Brewing Belgian Beers (#3): Doubles
1.060-1.070, 6-7.5% ABV, 18-25 IBU, 10-14 SRM
Dark amber to brown. Sweet malty aroma. Faint hop aroma ok. Medium
to full body. Malty, plum-like flavor. Very low bitterness, no hop
flavor. Medium to high carbonation. Low esters ok. No roasted flavors
This beer focusses on malt flavors, and doubles should be malty and
sweet with a noticeable plum character. Modest alchohol flavor is ok,
as are low levels of esters, but the malt flavors should predominate.
Doubles are usually full-bodied with fairly moussy carbonation that
produces a very nice head.
As with all Belgian beers the base should be pilsner malt with various
amounts of caramel malts (Belgian varieties work especially well here,
including both Caramunich and Special B) and a portions of sugar to
control body (start with one pound per 5 gallons). Roasted malts can
also be used for coloring, but should not be tasted. Toasted Belgian
malts contribute a pleasantly nutty flavor, and these can be used in
fairly high quantity (+/- 2 lbs for a 5 gallon batch). However, their
use requires mashing. Yeast choice seems to offer some flexibility,
though strains with a smooth, fruity character complement the
raisin/plum flavors of the caramel malts better than yeasts yielding
Extract brewers will not be able to use the Belgian toasted malts, but
otherwise should be able to produce a nice, malty brew. Start with pale
extract and a hefty infusion of Belgian caramel malts, then add sugar to
- Solvent/banana flavors. Fermentation defects due to high temperature
ferments or poor yeast health seem to be the most common problem.
Cooler ferments, higher pitching rates and more aeration should help.
- No plum flavors. Needs more caramel malts, or a switch to Belgian
varieties. Belgian Munich and Special B may be especially helpful.
- Excessive alchohol. Even a good double will often taste like malt with a
layer of alchohol over it, but this can be overdone. Fusels are
particularly unwelcome. Reduce fermentation temperature or the
quantity of adjuncts.
- Inappropriate carbonation. Carbonation should be moussy, but should
not interfere with your ability to appreciate the flavors.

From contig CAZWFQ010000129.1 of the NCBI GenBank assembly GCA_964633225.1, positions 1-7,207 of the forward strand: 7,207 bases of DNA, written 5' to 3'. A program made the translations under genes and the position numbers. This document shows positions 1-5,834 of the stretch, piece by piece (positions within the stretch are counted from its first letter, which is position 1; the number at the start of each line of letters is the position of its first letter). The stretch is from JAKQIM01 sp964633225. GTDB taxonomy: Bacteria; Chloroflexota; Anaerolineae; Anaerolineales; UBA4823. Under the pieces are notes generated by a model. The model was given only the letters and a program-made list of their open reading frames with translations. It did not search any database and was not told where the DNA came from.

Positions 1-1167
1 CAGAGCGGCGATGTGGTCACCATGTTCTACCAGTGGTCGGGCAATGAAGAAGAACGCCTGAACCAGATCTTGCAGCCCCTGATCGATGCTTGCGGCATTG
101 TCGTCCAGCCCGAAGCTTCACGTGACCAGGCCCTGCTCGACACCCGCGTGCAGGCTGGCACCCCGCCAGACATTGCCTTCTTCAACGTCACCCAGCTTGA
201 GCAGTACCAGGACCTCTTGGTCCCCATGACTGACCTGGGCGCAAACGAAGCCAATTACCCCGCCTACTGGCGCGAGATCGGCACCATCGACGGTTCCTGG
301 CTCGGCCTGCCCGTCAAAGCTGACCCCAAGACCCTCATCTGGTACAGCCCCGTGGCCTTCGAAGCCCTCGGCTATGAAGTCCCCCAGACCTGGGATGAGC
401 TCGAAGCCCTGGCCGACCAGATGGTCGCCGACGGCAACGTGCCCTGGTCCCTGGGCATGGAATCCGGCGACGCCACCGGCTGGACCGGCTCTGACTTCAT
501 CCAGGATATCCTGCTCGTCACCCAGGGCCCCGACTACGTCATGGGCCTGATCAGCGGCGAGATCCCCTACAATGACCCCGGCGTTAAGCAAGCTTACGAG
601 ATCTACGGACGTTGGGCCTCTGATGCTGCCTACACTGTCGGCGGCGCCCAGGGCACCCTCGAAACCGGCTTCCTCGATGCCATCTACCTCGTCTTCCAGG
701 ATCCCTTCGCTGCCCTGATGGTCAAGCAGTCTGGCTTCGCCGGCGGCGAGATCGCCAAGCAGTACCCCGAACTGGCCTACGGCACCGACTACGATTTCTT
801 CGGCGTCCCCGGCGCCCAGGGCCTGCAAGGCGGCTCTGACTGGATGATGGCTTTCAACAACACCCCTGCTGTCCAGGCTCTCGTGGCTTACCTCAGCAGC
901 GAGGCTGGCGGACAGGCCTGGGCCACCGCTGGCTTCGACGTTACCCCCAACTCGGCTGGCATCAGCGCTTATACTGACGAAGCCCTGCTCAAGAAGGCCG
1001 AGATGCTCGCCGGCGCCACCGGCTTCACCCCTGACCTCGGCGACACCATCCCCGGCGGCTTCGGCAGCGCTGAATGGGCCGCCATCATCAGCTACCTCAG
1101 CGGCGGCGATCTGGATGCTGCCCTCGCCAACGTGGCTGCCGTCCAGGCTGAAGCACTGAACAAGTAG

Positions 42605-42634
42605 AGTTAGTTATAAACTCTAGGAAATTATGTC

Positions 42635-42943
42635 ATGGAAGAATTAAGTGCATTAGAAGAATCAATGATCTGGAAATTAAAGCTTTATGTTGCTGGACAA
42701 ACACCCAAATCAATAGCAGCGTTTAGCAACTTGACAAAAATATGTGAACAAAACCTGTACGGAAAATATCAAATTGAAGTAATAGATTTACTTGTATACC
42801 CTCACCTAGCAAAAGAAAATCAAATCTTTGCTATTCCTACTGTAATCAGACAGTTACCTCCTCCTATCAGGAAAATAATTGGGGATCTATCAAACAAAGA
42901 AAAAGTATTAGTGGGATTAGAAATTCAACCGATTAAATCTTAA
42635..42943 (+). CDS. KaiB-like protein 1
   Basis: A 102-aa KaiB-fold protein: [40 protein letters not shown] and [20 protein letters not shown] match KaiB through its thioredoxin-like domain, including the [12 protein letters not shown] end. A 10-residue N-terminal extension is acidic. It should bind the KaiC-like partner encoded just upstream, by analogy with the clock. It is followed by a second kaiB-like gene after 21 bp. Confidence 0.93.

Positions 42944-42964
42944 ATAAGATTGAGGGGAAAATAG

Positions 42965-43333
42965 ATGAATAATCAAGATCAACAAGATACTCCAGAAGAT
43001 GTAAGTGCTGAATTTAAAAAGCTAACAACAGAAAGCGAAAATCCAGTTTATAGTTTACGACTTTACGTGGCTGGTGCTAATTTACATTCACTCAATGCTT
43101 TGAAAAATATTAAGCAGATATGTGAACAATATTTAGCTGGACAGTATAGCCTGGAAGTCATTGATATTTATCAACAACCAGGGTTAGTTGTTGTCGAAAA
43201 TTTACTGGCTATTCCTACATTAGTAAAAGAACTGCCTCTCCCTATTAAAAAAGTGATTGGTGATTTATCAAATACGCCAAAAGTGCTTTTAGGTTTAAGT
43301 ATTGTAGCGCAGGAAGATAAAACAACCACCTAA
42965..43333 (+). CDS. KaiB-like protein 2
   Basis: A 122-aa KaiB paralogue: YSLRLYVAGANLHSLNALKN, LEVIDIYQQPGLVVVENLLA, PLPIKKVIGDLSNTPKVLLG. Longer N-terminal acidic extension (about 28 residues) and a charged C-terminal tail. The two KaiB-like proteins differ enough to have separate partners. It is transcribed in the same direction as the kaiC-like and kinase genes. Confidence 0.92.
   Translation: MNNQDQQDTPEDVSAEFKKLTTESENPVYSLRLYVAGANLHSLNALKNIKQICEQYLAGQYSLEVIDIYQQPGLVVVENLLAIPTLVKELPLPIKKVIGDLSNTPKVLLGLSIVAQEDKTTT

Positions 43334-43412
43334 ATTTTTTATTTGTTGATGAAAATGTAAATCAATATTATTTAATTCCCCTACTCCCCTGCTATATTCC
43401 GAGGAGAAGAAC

Adjustment in priming or longer bottle conditioning may be
Westmalle Dubbel (6.5% ABV), Affligem Double (7% ABV), Grimbergen
Double (6.2% ABV), Steenbrugge double (6.5% ABV)
Andy Anderson's Aaron's Abbey Ale (slightly revised)
All grain recipe for five gallons:
9 lb Belgian pilsner malt
2 lb Belgian biscuit malt
1 lb Belgian aromatic malt
4 oz Special B
1 lb Dark candy sugar
1.4 oz Tettnang pellets (4.4%) boiled for 60 minutes (goal is 25 IBU)
0.5 oz Hallertau Hersbrucker plug (2.9%), boiled for 5 minutes
1 Tablespoon Irish Moss, boiled for 15 minutes
Fermented with 1 quart Chouffe yeast
Primed with 1 pint of Chouffe yeast and 4/5 cup dextrose
The malt bill assumes an extraction of 25 points/lb, so adjust to fit your
brewing setup. Mash schedule:
- Protein rest for 30 minutes at 120F
- Boost temp straight to 158F for saccrification. Hold until conversion
- Mashout at 170F for 10 minutes and sparge with 170F water.
I started it at 58F but the Chouffe yeast was extremely sluggish. When
I increased the temp to 60F the fermentation took off. Keep the ferment
temp low or the fusel levels will greatly increase.
The Chouffe strain is not a highly flocculating yeast. [Phil's note: I
disagree, but this is Andy's recipe...] Either accept murkiness, do
multiple rackings, briefly lager the beer to drop the yeast, or use some
sort of finings. I used multipe rackings and finings. In any event,
when priming use a greater amount of sugar (4/5-1 cup dextrose) and
pitch some new and healthy chouffe.
Give this beer at least 1-2 months before drinking. I really needs time
to mature (just as we all do).
[Phil's notes: Looking at this recipe I'd probably substitute one pound
of caramunich for one pound of biscuit, but I can't really complain--I
was one of the judges that gave this beer first prize at the AHWBTA]